Will climate change have an effect on cliff erosion at Dunwich?

Yes, but not perhaps due to rising sea levels, as many people suspect.  Dunwich experienced one of its greatest rates of erosion when the climate was a lot cooler and sea levels were therefore lower. So I am beginning to think that sea levels are not much of a factor in affecting the rate of cliff erosion at this part of the coast. Climate change only alters sea level by a few centimeters over decadal timescales. So sea level rise is significant if you live on low-lying land, but the beach at Dunwich is several metres  tall. Some of my colleagues are researching cliff retreat in the Isle of Wight and they have also found that over periods of up to 100 years, sea level rise is not the biggest driver of soft cliff erosion. Their findings confirm what I have hypothesised from my research in Dunwich: it is the big storms that cut back the cliffs, which are made out of weak materials. Of course the frequency of big storms is climatically driven, so climate change may well influence cliff retreat, but not perhaps by the mechanism we at first thought. Of course if sea levels rise more rapidly, and over time increase by a metre or more then this too will influence rates of cliff retreat. It is recognising the complexity of natural systems that is important to inform our understanding of past and future response to climate change.

Some of the Medieval town still exists on the cliffs at Dunwich. Will this be saved?

English Heritage has responsibility for the heritage of the nation and they have a number of ‘scheduled monuments’ – nationally important monuments, given legal protection – at Dunwich. These include the Medieval Greyfriars Friary, the ‘hospital’ (as in ‘hospitality’ – essentially a posh bed and breakfast) and fragments of the last Medieval church. These are rare sites, dating back a 1000 years. Once they disappear into the sea (probably in the next 20 to 80 years), the evidence for Dunwich being a Saxon town will be lost too. Because it is not economically viable to save these monuments, I believe that English Heritage and the local archaeology trust should have a programme to investigative archaeology at Dunwich. We need to record these sites. Once they are gone, they are gone.

Looking at the history of Dunwich, is there evidence of Medieval attempts to protect the town?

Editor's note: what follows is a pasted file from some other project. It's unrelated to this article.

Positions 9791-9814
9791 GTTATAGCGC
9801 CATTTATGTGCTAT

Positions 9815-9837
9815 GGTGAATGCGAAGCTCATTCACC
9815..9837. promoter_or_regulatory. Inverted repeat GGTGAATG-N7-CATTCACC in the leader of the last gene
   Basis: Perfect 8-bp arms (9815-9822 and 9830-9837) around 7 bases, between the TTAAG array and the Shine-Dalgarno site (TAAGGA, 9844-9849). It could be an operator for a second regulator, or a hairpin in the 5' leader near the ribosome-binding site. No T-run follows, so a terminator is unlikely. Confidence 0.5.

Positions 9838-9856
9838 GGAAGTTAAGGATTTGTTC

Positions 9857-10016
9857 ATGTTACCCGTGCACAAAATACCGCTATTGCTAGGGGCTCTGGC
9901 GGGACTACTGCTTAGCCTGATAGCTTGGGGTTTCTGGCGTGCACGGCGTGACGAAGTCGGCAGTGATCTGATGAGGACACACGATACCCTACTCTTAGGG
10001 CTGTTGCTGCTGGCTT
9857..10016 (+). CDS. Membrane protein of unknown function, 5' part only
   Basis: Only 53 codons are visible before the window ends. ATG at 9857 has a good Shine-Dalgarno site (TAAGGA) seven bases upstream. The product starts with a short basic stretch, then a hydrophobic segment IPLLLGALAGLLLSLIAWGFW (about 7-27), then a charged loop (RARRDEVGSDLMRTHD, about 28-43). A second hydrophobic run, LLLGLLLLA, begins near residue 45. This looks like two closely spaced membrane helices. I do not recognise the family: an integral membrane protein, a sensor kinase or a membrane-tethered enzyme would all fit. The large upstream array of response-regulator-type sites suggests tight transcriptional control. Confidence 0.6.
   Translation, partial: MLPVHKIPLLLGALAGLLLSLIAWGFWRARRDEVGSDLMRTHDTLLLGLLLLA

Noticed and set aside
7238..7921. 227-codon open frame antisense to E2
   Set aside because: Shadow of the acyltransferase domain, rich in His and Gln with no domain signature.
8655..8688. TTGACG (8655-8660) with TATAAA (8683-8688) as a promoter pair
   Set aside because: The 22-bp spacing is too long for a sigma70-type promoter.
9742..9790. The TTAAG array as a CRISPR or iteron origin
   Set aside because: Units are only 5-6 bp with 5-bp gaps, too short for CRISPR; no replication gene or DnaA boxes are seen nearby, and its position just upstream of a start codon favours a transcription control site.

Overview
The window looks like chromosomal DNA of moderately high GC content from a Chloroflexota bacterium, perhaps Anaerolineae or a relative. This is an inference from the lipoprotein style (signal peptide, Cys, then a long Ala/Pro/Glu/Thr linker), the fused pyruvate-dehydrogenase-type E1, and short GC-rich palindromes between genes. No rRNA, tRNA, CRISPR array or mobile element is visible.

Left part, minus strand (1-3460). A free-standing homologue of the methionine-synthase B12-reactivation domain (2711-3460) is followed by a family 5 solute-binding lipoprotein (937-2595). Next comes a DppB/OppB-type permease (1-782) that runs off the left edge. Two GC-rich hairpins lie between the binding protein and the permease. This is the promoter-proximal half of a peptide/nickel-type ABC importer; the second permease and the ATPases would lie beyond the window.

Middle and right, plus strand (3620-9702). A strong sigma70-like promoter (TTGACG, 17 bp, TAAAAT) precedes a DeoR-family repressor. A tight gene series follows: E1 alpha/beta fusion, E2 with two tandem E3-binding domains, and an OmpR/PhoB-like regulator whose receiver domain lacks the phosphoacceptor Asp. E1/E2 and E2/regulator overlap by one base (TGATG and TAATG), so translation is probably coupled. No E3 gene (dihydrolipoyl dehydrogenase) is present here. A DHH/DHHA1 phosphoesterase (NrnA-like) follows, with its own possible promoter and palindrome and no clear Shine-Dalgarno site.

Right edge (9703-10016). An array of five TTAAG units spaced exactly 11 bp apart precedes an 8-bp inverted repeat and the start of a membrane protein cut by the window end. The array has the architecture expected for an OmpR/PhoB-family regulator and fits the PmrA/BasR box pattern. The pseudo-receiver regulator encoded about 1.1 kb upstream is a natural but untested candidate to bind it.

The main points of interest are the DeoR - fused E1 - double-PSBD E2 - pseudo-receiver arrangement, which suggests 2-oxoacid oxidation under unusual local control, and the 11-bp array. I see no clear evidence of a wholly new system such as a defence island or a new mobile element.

Going back to the historical records, you can infer a story of Dunwich residents continuously trying to do something about coastal erosion. For example, they dug out and reinforced the harbour, which was vital to their economy. To protect the harbour, they also installed a wooden pier either side of the harbour mouth. The pier was made of wood and went out to sea, perpendicular to the coastline. It aimed to stop longshore drift, which would have formed a spit and eventually blocked the mouth of the river. A spit across the mouth of the river would have prevented high levels of river water from reaching the sea. This would only have been resolved by the river forcing its way through the gravel spit.
Unfortunately for Dunwich, this reshaped the estuary and pushed the harbour away from the town, towards the settlement of Walberswick. The people of Walberswick were delighted that the harbour was coming to them and they were able to start charging mooring fees too.

Would Dunwich have been able to protect itself using today’s coastal defence technology?

Given its status at the time, it would have been in the national interest to protect Dunwich. It was one of the UK’s top seven international ports.  If you translate that forward to today, you could ask: can we protect Southampton? So, yes, Dunwich would be doing its best to protect itself and the rest of the UK would agree that it made sense to do that. The cost-benefit analysis would certainly tip in Dunwich’s favour.

Looking towards the future, what can the modern village of Dunwich do to protect itself?

The local inhabitants have come together to try out some low cost solutions – such as ‘geo-humps’. The geo-humps are large plastic geotextile bags (approximately one m2) filled with beach gravel. The idea is that they will retain sediment at the toe of the Dunwich cliffs. So far, they have worked and sediment has been retained at the cliff toe. However, the project could only afford to protect 200m of coastline. Further down the beach, where there is no defence, there has been a decrease in beach levels. So, this small intervention has had limited success. Cliff retreat looks set to continue at Dunwich and, due to the shrinking Dunwich-Sizewell bar, rates of erosion may even increase.

David was interviewed in October 2013